Lohmor- Like Hon/ Hun of Punjab, Bidhuris of Delhi and Khoobar Panwaras of Saharanpur Lohmor clan of Gujaras also claim its origin from Jugdeo Panwar.Thus like three others it also have the Huna origin. The transliteration of Lohmor is Iron Peacock. Peacock was the important motif found on Huna coins.
Mundan/Mandar is a sub-clan of Panwar, thus it have a Huna origin. Bali near Baghpat is a important
. village of Mundans
The Hathwal clan of Gurjaras is found in
Saharanpur and Haryana The clan name seems to be the Indian version of Haftal/ Hephtelite, the another name of white Hunas.
Mori- Gwalior and Chittor grew in political importance during the Huna period. Probably forts at both the places were constructed by Mihirkula. Mori clan ruled from fort of Chittor before the Bapa Rawal took the fort in his Command. Probably Moris ruled at Chittor on behalf of their Huna Emperor. The Mori Gujaras are still found in the nearby area of Chittor. Mori means pertaining to Mor i.e. Peacock. Peacock is an important motif on Huna coinage as already been said.
Chapa or Chaprana, Chavda and Chapotkat Chapa or Chaprana, Chavda and Chapotkat all are the variation of the same clan of Gurjaras. The word Chapa means arch and the word Chapotkat means the best archer. Hunas were supposed to be the best cavaliers and archers of the contemporary world. King Vyaghramukha who ruled the Gurjardesha (Modern Rajasthan) from Bhinmal in seventh century belonged to the Chap clan of the Gurjaras. His coin resembled the Huna coins so much that it was termed as Huna coin of Vyagrmukha by V. A. Smith. Chapranas and Huna Gurjaras are known as Pag-palta brother in Chambal division of Madhya Pradesh. Vanraj Chavda who founded the city of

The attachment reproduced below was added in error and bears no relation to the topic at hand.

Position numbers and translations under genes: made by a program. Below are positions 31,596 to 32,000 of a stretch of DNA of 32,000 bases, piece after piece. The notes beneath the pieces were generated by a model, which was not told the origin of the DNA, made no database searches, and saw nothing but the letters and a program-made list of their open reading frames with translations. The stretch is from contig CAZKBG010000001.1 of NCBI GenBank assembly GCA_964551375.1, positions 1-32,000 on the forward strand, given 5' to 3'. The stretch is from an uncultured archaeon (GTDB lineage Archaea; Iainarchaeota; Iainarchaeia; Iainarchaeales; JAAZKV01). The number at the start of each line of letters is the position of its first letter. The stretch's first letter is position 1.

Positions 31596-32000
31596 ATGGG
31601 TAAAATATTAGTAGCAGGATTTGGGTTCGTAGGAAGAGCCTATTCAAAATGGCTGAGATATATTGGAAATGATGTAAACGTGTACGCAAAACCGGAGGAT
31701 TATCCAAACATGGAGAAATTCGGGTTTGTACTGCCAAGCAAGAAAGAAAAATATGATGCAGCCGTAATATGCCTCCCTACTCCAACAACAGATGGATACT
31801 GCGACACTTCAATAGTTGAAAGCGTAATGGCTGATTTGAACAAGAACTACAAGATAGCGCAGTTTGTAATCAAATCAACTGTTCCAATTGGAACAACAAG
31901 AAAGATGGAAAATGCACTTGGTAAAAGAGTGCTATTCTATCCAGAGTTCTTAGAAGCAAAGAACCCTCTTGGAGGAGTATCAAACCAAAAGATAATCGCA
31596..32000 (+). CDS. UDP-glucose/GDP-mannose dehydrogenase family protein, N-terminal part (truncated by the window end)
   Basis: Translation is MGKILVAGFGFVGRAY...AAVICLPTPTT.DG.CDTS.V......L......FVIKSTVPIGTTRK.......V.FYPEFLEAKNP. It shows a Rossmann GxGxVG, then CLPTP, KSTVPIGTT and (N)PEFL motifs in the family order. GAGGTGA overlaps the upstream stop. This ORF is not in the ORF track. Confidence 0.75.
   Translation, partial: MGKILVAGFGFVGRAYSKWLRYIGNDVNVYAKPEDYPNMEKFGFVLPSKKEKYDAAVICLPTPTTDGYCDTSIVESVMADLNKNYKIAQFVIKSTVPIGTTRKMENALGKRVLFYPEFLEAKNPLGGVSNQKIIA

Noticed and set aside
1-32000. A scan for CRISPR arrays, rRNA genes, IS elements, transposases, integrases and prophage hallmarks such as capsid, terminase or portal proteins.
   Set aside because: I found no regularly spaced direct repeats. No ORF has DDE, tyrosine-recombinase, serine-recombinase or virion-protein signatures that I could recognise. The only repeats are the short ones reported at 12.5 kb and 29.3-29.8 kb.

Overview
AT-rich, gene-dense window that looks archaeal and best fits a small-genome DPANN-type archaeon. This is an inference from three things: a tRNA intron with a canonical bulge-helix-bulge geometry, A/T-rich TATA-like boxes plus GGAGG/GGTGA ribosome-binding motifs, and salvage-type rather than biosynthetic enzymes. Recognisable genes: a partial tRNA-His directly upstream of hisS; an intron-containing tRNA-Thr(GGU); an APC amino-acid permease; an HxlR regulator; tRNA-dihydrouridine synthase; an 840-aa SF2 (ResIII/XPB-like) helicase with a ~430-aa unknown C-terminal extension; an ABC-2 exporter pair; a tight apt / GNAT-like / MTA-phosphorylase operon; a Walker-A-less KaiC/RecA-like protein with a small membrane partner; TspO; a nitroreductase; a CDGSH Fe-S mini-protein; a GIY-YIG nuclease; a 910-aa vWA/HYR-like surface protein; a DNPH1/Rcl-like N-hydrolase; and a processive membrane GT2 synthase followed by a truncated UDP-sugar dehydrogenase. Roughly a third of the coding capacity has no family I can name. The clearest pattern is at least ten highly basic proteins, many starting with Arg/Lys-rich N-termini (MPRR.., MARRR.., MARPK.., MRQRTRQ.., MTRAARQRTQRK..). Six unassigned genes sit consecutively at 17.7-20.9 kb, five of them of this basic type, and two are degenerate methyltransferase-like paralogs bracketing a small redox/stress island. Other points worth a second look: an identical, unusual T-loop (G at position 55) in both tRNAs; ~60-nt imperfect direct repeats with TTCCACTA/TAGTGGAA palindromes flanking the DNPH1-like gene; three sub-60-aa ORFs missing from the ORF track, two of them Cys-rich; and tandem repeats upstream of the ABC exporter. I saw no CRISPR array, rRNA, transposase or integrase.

Anhilvada was the Panwar and Panwar are Gujaras of Huna origin, thus Chap, Chaprana, Chavda and Chapotkat are also of Huna origin.
Peelwan in Hindi mean the elephant owner. After their victory over Gupta Empire Huna organized a vast Elephantry for the war purpose which was feared much by the other power. Greek writer casmos indikoplestes tells in his book ‘The Christian Topography’ that Hunas King moved along with a large cavalary and atleast 2000 elephants. Some Gujara clans might have connection with this Huna attribute, Peelwan is one of them.
Pathaa or Pataya is a sub clan of Peelwan. Patha of Akhoda Kalan calls them Pratihara. Infact when a word of an Apbhransa or a Prakrit or an alien language was adopted in Sanskrit extra r (र) were added sometimes to it to suit the phonetics of the new language, e.g. Gujara becomes with one extra r (र) to Gurjara, Munda becomes Murunda and Jat becomes Jarta. It is possible that original word for Pratihara might be or like Pathaa which on addition of two r (र) changed to Prathar/Pratihar in Sanskrit. Antwada, Bhatoda etc in Muzaffanagar district are the important Village of this Gujara clan.